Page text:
Agriculture is one of the most essential industries globally. The need for expert and specialised knowledge in this sector is pretty prominent, as the challenges faced by workers in agriculture continue to grow. 

If you’re thinking of starting an agricultural consulting business, then your knowledge and expertise could prove valuable for many. However, before you start helping out others, it’s important to make sure your agriculture consultancy is well set-up and protected. 

What Does An Agricultural Consultant Do And How Do I Become One? 

So, what exactly is an agricultural consultant? An agricultural consultant is someone who has specialised and expert level knowledge of the farming industry. The farming industry is extremely broad, so consultants tend to have areas of expertise. They might focus on areas like livestock, equipment, production or land. The job of an agricultural consultant often involves visiting their clients, exploring and analysing their situation, coming up with solutions to better their conundrums and then helping implement those strategies. 

Agricultural consultants are well qualified and experienced. They usually have attained the relevant tertiary qualifications in agriculture, plus have real life work experience. This background allows them to have the type of knowledge to act as a consultant. 

How Do I Start An Agricultural Consultant Business? 

If you have the relevant qualifications and experience, plus starting your own business is something you aspire to do – then starting an agricultural consultancy is probably the right path for you.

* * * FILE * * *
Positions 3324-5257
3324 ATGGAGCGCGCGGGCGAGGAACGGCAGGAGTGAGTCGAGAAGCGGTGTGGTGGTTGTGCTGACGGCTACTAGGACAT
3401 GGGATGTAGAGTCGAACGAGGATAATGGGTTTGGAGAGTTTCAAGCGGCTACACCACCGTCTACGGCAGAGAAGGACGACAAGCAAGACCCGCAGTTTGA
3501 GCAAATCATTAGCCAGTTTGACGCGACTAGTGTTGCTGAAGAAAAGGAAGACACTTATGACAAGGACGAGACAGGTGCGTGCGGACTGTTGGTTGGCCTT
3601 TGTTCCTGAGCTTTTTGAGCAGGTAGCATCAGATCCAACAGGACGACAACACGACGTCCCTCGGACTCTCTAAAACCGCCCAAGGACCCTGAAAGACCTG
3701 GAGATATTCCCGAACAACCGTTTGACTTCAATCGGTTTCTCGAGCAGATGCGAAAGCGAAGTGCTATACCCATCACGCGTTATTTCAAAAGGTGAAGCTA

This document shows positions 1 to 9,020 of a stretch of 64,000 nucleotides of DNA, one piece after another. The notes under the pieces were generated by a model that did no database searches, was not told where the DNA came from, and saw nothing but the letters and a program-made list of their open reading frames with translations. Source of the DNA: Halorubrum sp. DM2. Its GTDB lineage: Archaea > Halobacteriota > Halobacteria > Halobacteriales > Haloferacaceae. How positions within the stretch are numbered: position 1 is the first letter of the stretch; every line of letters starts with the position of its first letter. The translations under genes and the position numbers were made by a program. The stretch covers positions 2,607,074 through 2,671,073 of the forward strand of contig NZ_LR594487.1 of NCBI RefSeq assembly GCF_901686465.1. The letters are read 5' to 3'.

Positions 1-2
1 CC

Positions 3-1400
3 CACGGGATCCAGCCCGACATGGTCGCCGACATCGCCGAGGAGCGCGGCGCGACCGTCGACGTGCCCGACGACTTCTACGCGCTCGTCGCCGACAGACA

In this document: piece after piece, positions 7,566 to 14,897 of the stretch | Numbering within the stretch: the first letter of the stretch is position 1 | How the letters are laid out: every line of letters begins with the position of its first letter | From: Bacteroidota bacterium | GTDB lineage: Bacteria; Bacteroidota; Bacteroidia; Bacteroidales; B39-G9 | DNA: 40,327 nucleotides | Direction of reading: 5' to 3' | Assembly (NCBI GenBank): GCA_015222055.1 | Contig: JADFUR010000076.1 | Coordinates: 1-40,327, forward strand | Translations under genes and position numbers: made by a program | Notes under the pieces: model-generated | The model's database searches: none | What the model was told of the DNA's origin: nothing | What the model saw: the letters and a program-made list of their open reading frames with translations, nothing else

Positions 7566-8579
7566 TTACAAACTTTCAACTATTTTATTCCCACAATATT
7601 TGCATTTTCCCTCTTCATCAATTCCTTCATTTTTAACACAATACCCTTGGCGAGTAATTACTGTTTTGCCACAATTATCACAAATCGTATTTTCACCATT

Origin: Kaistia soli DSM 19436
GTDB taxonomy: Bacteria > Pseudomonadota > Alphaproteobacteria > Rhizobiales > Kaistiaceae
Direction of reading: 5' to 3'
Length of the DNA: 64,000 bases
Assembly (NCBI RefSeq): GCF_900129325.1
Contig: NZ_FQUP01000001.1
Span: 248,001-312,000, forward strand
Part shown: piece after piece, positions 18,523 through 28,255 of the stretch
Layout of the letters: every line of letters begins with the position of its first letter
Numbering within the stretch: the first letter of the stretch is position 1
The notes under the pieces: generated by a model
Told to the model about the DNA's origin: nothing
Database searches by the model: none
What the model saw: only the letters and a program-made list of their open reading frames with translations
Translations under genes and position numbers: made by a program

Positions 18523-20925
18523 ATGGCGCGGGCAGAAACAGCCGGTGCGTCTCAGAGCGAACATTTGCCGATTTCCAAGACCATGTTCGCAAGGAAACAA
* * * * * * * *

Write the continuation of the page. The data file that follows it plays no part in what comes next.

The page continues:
The first step to starting an agricultural consultant business (or any business for that matter) is creating a good plan! It’s important to take the time to research what the market looks like, the kind of services you will offer, the financial aspect of the business, how you will conduct marketing, what regulations may impact your business and anything else relevant, then put it all down in one place. 

A business plan doesn’t need to look professional or formal but it does need to make sense to you. That way, you have something you can always look back on when you need to keep yourself on track.  

Once you have a plan that you are happy with, you can start the process of registering your agricultural consulting business. 

How Do I Get An ABN For My Agricultural Consultancy Business? 

There’s three main types of legal structures that businesses in Australia opt to get registered as: sole trader, partnership or a company. 

Each one has its advantages and disadvantages but in most cases, you’ll need an Australian Business Number (ABN) no matter which one you choose to go for. 

To get an ABN, you need to do the following:

  • Hop online and go to the Australian Business Register
  • Select the option to register for an ABN
  • Start the application and fill out all the relevant information